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High Resolution Information, Early Warning Pivotal to Mitigate Climate Risk in the Horn

Ethiopian News Agency - ENA logo Ethiopian News Agency - ENA 2019-05-27 Ethiopian News Agency - ENA
a man wearing a suit and tie: seli © Provided by Ethiopian News Agency - ENA seli

Addis Ababa May 27/2019 Countries in the Horn of Africa need to focus on high resolution information both in time and space in order to manage and mitigate climate challenges, Water, Irrigation and Energy Minister Sileshi Bekele said.

Countries of the Greater Horn of Africa need to focus on high resolution information both in time and space in order to manage and mitigate climate challenges, Water, Irrigation and Energy Minister Sileshi Bekele said.

The 52nd Greater Horn of Africa Outlook Forum (GHACOF) under the theme “Mitigation of Climate Risks for Resilience Building” kicked off today here in Addis Ababa.

In his opening remark, Engineer Sileshi said “there is no development without understanding weather and climate and use of information.”

He added that the forum is convened a time of concern for impacts of climate variability and climate change have reached at national and international levels.

Stating that an increasing trend in frequency, intensity and severity in droughts and flood are being observed, the Minister pointed out “impacts of climate variability and change also aggravate conflict linked to competition over natural resources.”

Speaking of the sever impacts, Sileshi said “Low level of reservoirs, particularly in the Southern part of Ethiopia is causing disruption in terms of energy generation and as a consequence we are having some level of shading electricity after many years of occurrence of this kind of situation.”

Occurrences of weak El Nino and combined with cyclones in the Indian Ocean resulted in low level of rainfall in the region, he added.

National Meteorological Agency (NMA) Director-General, Fetene Teshome said the Greater Horn Africa is highly vulnerable to climate variability and change as well as natural disasters.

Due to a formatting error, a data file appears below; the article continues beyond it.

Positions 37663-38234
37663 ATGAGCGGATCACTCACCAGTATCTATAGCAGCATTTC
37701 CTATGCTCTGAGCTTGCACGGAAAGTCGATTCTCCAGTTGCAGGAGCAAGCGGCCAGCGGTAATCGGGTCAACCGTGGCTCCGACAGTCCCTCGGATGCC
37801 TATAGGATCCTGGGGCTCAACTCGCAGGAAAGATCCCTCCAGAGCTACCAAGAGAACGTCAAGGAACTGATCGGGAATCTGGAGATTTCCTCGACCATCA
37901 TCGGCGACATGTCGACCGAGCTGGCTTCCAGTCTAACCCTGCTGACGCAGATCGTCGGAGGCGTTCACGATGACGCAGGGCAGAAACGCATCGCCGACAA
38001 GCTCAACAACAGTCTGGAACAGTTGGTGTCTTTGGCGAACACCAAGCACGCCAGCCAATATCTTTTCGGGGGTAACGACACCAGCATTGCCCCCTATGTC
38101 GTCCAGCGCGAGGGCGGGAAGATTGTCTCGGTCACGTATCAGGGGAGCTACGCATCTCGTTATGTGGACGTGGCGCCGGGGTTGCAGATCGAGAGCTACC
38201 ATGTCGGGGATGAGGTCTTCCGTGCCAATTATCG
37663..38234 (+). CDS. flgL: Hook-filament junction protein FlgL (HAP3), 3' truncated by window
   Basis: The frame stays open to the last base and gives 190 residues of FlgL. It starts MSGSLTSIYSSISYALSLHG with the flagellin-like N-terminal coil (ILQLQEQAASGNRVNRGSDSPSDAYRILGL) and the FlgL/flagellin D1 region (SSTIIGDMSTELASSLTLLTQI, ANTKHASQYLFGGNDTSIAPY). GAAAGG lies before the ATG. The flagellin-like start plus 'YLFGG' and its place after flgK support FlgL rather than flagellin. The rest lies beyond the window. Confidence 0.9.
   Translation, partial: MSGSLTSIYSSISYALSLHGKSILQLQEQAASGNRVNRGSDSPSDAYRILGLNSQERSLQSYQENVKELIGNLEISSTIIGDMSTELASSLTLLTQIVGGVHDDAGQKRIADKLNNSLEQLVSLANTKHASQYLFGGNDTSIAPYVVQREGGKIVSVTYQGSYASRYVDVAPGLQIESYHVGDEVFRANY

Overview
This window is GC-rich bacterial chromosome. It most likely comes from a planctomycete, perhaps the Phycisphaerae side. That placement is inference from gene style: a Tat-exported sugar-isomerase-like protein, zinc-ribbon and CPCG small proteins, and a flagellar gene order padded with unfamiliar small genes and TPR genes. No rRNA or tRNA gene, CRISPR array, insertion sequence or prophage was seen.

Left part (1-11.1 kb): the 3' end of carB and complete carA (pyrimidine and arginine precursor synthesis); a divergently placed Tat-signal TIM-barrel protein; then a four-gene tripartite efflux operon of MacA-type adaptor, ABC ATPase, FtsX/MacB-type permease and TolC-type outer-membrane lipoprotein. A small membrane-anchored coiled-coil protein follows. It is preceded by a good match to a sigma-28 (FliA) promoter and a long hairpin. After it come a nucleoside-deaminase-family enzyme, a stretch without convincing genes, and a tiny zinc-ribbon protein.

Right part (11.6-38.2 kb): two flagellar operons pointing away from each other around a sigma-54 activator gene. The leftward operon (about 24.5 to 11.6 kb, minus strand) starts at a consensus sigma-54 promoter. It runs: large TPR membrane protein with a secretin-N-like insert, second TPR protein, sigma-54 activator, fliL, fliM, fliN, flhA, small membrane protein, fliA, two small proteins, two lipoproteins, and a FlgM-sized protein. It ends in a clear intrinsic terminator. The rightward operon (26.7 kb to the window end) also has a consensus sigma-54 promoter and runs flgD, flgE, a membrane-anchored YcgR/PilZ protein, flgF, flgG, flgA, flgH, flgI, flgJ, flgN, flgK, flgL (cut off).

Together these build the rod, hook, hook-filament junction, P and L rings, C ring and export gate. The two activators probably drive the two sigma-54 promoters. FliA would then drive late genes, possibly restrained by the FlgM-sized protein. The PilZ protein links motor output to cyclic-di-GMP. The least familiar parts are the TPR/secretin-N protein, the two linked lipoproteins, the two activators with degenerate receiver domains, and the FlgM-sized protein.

Agriculture and water resource sectors continued to face major challenges, he said and added “rural livelihoods remain extremely vulnerable to weather and climate variability as food production is mainly rain-fed in developing world.”

Stating that there are new challenges ahead, Fetene pointed out “more than ever, the meteorological community has to advise decision makers when the adverse events are going to emerge.”

The Director-General called upon meteorologists and climate scientists to support the effort of safeguarding of lives and property through the use of the state-of-art of climate prediction system and communicate the end products to users in appropriate lead time.

IGAD Climate Prediction and Applications Center (ICPAC) Director, Dr. Gulied Artan said the forum, by bringing together countries that have common climatologic characteristics, ensures consistency in the access to and interpretation of climate information.

Mentioning the need to mainstream climate services in key regional socio-economic activities to climate proof them, Artan added “the livelihood of the people of the region are interconnected in countless ways.”

He added that ICPAC will continue to innovate and improve constantly by making a deliberate effort to deliver better climate services to member states in the upcoming years.

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